The Mövenpick was where life was fresh and dreams were cooked along with the tomatoes and bread. When I smelled that familiar Marché smell the other day, many years and restaurants later, it sent me back to that time. I thought about how some of my dreams from then had come true, while others hadn’t. But life has turned out just the way I wanted.

Calgary sprawl

Family_Lines_aspensCold night. Black night. A bright moon. Its light slants between skinny, stark trees. Pale and naked. Bare of leaves. These are aspens. We speed past them in our car and the trees become barcodes found on packages you buy in the store.

The trees are up for sale too. To anyone who can afford to buy them. But they won’t be showcased or their beauty shared. Left in place for everyone to see. No. The aspens will be cut down. Razed to their roots. And big, ugly, soulless houses put in the once living green space.

Dressing like a “gangsta”

pen.For the past four weeks I’ve been spending some time at the Calgary Drop-In and Rehab Centre teaching a memoir writing workshop. Every Wednesday morning for about an hour a few people write around a table in the midst of a busy room buzzing with conversation and movement and a movie blaring on the TV in the corner. It’s not hard to block out the distractions: my participants are keen on learning how to craft their stories and ask a lot of questions.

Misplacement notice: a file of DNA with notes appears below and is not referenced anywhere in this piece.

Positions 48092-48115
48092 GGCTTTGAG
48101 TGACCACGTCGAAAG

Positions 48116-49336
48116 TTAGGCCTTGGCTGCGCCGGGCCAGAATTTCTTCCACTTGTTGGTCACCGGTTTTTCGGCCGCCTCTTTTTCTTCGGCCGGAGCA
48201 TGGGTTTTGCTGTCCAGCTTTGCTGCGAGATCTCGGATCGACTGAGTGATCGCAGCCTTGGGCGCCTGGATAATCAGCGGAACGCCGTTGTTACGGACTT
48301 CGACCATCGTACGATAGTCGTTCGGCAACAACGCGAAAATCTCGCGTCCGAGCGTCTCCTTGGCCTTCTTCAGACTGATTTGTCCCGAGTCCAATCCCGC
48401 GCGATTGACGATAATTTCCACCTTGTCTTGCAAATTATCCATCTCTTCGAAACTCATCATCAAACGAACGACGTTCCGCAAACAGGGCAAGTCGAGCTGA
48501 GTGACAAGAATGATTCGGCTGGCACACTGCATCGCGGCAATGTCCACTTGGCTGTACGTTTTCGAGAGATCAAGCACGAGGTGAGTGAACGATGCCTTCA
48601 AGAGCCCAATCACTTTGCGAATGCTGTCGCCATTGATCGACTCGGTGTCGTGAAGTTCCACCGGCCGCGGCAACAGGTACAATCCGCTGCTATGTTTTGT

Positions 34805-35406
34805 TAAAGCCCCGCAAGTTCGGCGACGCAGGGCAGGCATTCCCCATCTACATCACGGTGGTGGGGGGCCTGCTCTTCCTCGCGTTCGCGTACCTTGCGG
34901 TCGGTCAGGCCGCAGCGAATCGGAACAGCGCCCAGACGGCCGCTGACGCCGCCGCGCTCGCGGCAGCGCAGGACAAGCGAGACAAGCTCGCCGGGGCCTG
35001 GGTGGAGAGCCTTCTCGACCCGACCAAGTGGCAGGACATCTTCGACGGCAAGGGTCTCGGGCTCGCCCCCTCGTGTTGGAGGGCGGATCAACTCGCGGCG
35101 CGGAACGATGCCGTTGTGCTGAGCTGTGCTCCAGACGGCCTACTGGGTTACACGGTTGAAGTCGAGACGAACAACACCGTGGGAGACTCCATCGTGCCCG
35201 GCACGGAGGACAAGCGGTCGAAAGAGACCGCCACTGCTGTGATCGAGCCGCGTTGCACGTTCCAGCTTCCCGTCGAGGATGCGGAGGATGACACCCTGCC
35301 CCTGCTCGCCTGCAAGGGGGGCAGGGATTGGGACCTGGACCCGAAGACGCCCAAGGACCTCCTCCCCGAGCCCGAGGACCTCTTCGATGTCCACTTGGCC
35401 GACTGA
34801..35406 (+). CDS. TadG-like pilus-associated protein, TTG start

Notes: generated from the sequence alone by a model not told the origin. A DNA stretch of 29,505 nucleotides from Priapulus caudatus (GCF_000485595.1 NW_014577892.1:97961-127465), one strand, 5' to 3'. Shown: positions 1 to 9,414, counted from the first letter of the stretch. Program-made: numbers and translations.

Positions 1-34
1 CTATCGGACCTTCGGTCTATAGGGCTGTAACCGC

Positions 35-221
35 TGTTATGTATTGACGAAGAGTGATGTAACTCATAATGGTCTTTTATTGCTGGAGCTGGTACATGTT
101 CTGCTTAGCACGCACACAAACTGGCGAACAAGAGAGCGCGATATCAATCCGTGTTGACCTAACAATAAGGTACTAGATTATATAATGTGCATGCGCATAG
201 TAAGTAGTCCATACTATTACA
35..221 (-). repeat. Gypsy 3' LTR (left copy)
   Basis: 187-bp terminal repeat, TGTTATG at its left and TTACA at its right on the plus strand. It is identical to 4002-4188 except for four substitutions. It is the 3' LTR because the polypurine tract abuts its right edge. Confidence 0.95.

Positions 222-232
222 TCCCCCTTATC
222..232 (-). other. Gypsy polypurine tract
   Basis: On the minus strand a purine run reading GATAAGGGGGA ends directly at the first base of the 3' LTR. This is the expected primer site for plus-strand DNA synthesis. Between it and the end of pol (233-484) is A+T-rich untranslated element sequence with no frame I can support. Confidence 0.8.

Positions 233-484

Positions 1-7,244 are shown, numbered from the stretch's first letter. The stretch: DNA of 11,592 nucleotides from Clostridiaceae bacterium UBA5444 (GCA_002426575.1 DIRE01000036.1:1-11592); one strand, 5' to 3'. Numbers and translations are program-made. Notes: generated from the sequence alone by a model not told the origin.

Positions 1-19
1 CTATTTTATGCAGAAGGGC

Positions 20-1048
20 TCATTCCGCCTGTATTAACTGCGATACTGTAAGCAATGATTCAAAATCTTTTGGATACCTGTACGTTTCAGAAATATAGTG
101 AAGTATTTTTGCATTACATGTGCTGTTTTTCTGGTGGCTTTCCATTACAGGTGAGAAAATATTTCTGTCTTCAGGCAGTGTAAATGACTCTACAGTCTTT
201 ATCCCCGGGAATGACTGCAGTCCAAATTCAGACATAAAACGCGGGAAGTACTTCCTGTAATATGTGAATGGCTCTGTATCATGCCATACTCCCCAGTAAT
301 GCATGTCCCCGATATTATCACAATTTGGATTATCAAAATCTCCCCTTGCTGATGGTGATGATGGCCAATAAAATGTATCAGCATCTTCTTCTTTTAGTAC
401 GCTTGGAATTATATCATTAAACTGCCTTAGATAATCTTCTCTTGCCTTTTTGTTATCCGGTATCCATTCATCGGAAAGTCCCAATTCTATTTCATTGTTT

The workshop is offered through This is My City (TMC). TMC is a non-profit society that brings art and people together no matter their income bracket or social status. As a TMC volunteer I’ve been offering my four-week memoir session to homeless and detox shelters for about two years now. Last week was my last trip to the Drop-In this fall.

We talked about using description, show: don’t tell, in our stories. For example: Janice was very angry. That’s telling. Janice was waving her fists in the air and her face was very red. That’s showing. Description paints the scene for the reader by proving details that appeal to the senses using the senses. What do you see? What do you smell? What do you hear? How do you feel? These bring a world to life in your story instead of just telling a reader what he or she should be experiencing.

I asked my Drop-In participants to describe something. One man decided to illustrate himself with words. Here is his piece:

I am a large teddy bear on steroids with long curly hair, a weathered looking face with an unwanted belly that travels in front, defying my efforts at reduction. This belly laughs at me, “Hah, hah!” it says. “Try and lose me, my friend.”

“I will lose you,” I retort, “one day.”

When I am in decent shape I dress “gangsta.” I dress in Ray-Ban, True Religion, FUBU. I look good, sexy. I’ve been taught to do that. I like the look.